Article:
“Have you ever heard Rudy Vallee’s version of ‘As Time Goes By’?” asks Mike Mills. He’s been trying to pin down the vibe of his new movie, and after a few false starts, the 50-year-old filmmaker thinks he may have found it. “So play that song in your head for a second.” He waits for a few moments, so the sound of the old-timey crooner’s 1943 take on the American standard can echo through his listener’s skull. “Ok, now switch over to the Buzzcocks’ ‘Why Can’t I Touch It?'” he says, and the effect of suddenly, mentally dropping the needle on the first-generation punk band’s infectious 1979 hit is enough to melt your frontal lobe.
“So imagine those two musical bodies of energy,” Mills continues, “and think of them trying to work in a mother-and-son dynamic. Those two forces butting heads … that’s the movie.” The filmmaker sounds happy that, after years of working on this script and decades living with a variation of this story, he finally seems to have figured this out. “That’s kind of the relationship I had with my mom.”
It’s hard watching 20th Century Women (opening in theaters today), Mills’ extraordinary ensemble piece about a young kid coming of age in late-Seventies Santa Barbara and being raised by an extended, makeshift family of females, without wondering how much of it is autobiographical. Like the movie’s young, confused hero Jamie – played by newcomer Lucas Jade Zumann – the writer-director grew up in the Southern California during the end of the Carter era, listening to punk records pilfered from his older sister. Like the movie’s free-spirited matriarch (viva Annette Bening!), Mills’ mom was a child of the Depression and an iconoclastic woman with a penchant for big-band music. He’ll be the first to tell you that there plenty of other pilfered aspects of his past in the mix as well, ranging from Greta Gerwig’s older art-school mentor to Elle Fanning’s late-night confidante. Not to mention both of those aforementioned songs.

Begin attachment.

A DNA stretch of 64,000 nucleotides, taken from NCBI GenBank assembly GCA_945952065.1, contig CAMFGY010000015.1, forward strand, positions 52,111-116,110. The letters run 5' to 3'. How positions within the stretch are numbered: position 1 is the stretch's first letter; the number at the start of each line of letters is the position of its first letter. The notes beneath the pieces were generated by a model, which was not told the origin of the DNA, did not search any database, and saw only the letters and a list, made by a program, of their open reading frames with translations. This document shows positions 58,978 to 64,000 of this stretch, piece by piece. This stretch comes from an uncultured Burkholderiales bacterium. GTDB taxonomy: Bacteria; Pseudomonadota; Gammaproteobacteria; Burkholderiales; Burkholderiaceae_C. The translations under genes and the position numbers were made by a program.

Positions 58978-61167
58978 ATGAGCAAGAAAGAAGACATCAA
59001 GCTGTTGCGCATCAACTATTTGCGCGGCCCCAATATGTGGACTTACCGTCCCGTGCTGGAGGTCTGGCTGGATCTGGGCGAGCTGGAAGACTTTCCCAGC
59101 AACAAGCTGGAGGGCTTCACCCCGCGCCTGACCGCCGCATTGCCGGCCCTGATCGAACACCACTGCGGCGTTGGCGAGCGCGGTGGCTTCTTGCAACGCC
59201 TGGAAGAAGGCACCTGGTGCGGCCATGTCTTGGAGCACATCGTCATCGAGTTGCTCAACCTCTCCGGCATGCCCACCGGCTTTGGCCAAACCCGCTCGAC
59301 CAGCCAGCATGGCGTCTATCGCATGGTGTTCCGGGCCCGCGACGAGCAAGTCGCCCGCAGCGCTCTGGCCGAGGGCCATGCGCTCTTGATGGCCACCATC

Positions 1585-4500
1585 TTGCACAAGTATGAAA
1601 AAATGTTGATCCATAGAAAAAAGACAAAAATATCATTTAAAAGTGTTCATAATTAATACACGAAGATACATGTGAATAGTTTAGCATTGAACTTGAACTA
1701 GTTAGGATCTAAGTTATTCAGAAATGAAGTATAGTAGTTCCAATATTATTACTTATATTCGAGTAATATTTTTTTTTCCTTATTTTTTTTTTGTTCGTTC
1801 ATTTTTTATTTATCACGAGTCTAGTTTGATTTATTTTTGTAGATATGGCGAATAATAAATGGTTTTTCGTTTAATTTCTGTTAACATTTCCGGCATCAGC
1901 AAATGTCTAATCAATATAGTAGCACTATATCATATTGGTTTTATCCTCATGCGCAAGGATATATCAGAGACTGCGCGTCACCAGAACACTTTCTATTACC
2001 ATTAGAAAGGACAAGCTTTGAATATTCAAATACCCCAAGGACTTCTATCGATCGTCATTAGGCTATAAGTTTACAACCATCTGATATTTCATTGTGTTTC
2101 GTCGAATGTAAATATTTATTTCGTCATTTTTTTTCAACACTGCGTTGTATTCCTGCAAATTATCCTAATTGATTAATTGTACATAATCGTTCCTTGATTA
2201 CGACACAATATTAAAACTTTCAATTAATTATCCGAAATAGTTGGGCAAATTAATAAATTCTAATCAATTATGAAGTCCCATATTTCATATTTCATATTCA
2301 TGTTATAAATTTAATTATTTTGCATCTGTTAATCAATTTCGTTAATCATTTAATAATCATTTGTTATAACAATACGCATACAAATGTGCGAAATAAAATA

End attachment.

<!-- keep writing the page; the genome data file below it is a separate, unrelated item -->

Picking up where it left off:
But even if the former graphic designer and hip music-video auteur hadn’t explicitly mentioned the familial parallels, his movie brims with the sort of insider-y intimacy and knowing period details – that namedropped feminist literature, those funky-as-hell Cali-fashion statements – that screams first-hand knowledge. The last thing Mills wanted to do, he says, was make “a self-absorbed memoir.” But by digging deep into the personal, the hope was that he’d strike a universal chord about the importance of nurturing, smart, savvy women in both a young man’s life and society at large. “Because I knew women like my mom and my sisters and friends,” Mills declares, “because I love them so much and they confuse me, and I still have such deep, unresolved feelings about them – ironically, that was the best route for me to make something that was actually for everybody. I didn’t want a therapy session. I wanted a story that I could share.
“People have been referring to this as a love letter to the women who raised me,” he adds. “But that’s kind of over-the-top.” He searches for another analogy. “It’s more like a nice, handwritten thank-you note.”